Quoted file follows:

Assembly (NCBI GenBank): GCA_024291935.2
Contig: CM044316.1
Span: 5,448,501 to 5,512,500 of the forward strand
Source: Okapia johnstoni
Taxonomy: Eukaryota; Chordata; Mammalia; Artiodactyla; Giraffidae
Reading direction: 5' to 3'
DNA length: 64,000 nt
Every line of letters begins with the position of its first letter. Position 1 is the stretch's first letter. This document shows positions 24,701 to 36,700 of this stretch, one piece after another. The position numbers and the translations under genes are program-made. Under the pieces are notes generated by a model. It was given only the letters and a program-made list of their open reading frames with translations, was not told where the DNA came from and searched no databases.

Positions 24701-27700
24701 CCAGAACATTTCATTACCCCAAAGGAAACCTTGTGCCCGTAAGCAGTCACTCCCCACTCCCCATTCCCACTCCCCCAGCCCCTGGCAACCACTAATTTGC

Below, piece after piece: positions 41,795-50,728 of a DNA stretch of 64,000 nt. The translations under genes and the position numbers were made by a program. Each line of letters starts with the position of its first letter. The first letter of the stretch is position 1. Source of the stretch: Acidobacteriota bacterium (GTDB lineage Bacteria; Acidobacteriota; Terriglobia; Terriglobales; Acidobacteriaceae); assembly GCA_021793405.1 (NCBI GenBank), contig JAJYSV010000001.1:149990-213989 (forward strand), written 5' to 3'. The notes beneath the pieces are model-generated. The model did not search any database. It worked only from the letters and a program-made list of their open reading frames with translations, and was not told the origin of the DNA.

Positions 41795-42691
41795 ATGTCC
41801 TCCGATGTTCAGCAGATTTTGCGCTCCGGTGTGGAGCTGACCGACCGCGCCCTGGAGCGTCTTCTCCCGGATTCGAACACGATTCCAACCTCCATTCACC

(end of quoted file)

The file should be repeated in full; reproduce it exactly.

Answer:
Assembly (NCBI GenBank): GCA_024291935.2
Contig: CM044316.1
Span: 5,448,501 to 5,512,500 of the forward strand
Source: Okapia johnstoni
Taxonomy: Eukaryota; Chordata; Mammalia; Artiodactyla; Giraffidae
Reading direction: 5' to 3'
DNA length: 64,000 nt
Every line of letters begins with the position of its first letter. Position 1 is the stretch's first letter. This document shows positions 24,701 to 36,700 of this stretch, one piece after another. The position numbers and the translations under genes are program-made. Under the pieces are notes generated by a model. It was given only the letters and a program-made list of their open reading frames with translations, was not told where the DNA came from and searched no databases.

Positions 24701-27700
24701 CCAGAACATTTCATTACCCCAAAGGAAACCTTGTGCCCGTAAGCAGTCACTCCCCACTCCCCATTCCCACTCCCCCAGCCCCTGGCAACCACTAATTTGC

Below, piece after piece: positions 41,795-50,728 of a DNA stretch of 64,000 nt. The translations under genes and the position numbers were made by a program. Each line of letters starts with the position of its first letter. The first letter of the stretch is position 1. Source of the stretch: Acidobacteriota bacterium (GTDB lineage Bacteria; Acidobacteriota; Terriglobia; Terriglobales; Acidobacteriaceae); assembly GCA_021793405.1 (NCBI GenBank), contig JAJYSV010000001.1:149990-213989 (forward strand), written 5' to 3'. The notes beneath the pieces are model-generated. The model did not search any database. It worked only from the letters and a program-made list of their open reading frames with translations, and was not told the origin of the DNA.

Positions 41795-42691
41795 ATGTCC
41801 TCCGATGTTCAGCAGATTTTGCGCTCCGGTGTGGAGCTGACCGACCGCGCCCTGGAGCGTCTTCTCCCGGATTCGAACACGATTCCAACCTCCATTCACC